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(4) Understand subtraction as an unknown-addend problem. For example, subtract 10 – 8 by finding the number that makes 10 when added to 8. Add and subtract within 20. (5) Relate counting to addition and subtraction (e.g., by counting on 2 to add 2). (6) Add and subtract within 20, demonstrating fluency for addition and subtraction within 10 and use strategies such ascounting on making ten (e.g., 8 + 6 = 8 + 2 + 4 = 10 + 4 = 14); decomposing a number leading to a ten (e.g., 13 – 4 = 13 – 3 – 1 = 10 – 1 = 9); using the relationship between addition and subtraction (e.g., knowing that 8 + 4 = 12, one knows 12 – 8= 4); and creating equivalent but easier or known sums (e.g., adding 6 +7 by creating the known equivalent 6 + 6 + 1 = 12 + 1 = 13).
Distinguish between defining attributes (e.g., triangles are closed and three-sided) versus non-defining attributes (e.g., color, orientation, overall size) ; build and draw shapes to possess defining attributes.
Compose two-dimensional shapes (rectangles, squares, trapezoids, triangles, half-circles, and quarter-circles) or three-dimensional shapes (cubes, right rectangular prisms, right circular cones, and right circular cylinders) to create a composite shape, and compose new shapes from the composite shape.1
Partition circles and rectangles into two and four equal shares, describe the shares using the words halves, fourths, and quarters, and use the phrases half of, fourth of, and quarter of. Describe the whole as two of, or four of the shares. Understand for these examples that decomposing into more equal shares creates smaller shares.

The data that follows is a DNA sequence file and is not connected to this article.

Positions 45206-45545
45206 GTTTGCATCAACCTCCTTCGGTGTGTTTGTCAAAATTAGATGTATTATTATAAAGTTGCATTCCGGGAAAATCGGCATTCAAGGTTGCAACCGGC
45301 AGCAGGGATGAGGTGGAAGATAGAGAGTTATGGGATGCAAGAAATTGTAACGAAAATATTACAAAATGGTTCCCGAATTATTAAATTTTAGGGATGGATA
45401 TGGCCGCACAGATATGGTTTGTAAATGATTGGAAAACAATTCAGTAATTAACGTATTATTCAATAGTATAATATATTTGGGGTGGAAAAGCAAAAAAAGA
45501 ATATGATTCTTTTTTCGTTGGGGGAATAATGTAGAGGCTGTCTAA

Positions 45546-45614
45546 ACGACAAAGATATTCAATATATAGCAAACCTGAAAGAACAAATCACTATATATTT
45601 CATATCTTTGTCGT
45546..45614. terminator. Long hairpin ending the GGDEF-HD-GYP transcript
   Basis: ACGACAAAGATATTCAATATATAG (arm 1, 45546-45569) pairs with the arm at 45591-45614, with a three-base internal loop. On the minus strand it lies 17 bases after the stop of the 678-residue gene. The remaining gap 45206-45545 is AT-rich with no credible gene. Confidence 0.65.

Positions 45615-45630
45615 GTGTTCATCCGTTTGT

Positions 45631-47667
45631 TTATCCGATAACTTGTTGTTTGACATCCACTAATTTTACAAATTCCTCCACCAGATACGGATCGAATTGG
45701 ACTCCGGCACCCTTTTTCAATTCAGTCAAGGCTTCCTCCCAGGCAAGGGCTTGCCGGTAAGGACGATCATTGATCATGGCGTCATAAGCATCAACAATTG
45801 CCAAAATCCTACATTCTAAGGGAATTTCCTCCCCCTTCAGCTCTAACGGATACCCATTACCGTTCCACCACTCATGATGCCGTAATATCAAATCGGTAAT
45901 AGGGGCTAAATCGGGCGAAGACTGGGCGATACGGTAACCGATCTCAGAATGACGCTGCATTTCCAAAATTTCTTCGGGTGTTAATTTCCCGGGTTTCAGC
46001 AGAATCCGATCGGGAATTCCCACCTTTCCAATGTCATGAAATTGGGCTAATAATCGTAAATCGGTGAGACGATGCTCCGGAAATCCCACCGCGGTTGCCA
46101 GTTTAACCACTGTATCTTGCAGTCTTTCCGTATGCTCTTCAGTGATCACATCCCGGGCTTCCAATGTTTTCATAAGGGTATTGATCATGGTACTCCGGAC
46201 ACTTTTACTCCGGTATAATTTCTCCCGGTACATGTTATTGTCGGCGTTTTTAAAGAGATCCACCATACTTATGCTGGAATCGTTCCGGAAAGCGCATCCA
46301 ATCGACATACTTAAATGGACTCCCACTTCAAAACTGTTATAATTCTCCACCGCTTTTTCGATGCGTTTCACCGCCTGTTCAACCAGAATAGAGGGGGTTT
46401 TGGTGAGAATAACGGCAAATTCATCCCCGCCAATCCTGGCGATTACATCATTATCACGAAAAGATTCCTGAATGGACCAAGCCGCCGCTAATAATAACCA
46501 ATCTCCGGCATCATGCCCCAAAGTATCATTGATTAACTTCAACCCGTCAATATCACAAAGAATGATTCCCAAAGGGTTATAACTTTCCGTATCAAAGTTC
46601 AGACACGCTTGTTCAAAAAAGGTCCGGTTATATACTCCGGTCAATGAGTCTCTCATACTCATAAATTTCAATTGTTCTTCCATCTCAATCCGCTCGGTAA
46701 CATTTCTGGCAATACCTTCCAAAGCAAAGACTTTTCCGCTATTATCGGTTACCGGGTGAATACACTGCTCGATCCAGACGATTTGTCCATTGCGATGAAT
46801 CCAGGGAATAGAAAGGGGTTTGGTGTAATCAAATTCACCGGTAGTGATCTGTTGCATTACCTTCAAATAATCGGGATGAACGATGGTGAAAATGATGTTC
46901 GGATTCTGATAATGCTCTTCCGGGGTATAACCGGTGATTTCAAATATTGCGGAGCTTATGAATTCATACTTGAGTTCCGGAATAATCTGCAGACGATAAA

Solve word problems that call for addition of three whole numbers whose sum is less than or equal to 20, e.g., by using objects, drawings, and equations with a symbol for the unknown number to represent the problem.
Add within 100, including; adding a two-digit number and a one-digit number and adding a two-digit number and a multiple of 10, using concrete models or drawings and strategies based on place value, properties of operations and/or the relationship between addition and subtraction. Relate the strategy to a written method and explain the reasoning used. Understand that in adding two-digit numbers, one adds tens and tens, ones and ones, and sometimes it is necessary to compose a ten.
West Virginia has adopted the Next Generation Content Standards and Objectives (NxG CSOs). West Virginia schools will administer the West Virginia General Summative Assessment to measure student proficiency of NxG CSOs standards. Education Galaxy’s West Virginia General Summative Assessment preparation program provides online assessment and practice for students in Grades K-6 to help build mastery towards the NxG CSOs. Our unique online program is easy to use and enjoyable for both teachers and students. Students work on their Study Plans practicing important concepts while teachers pull formative assessment reports to identify the strengths and weaknesses of their classroom and individual students.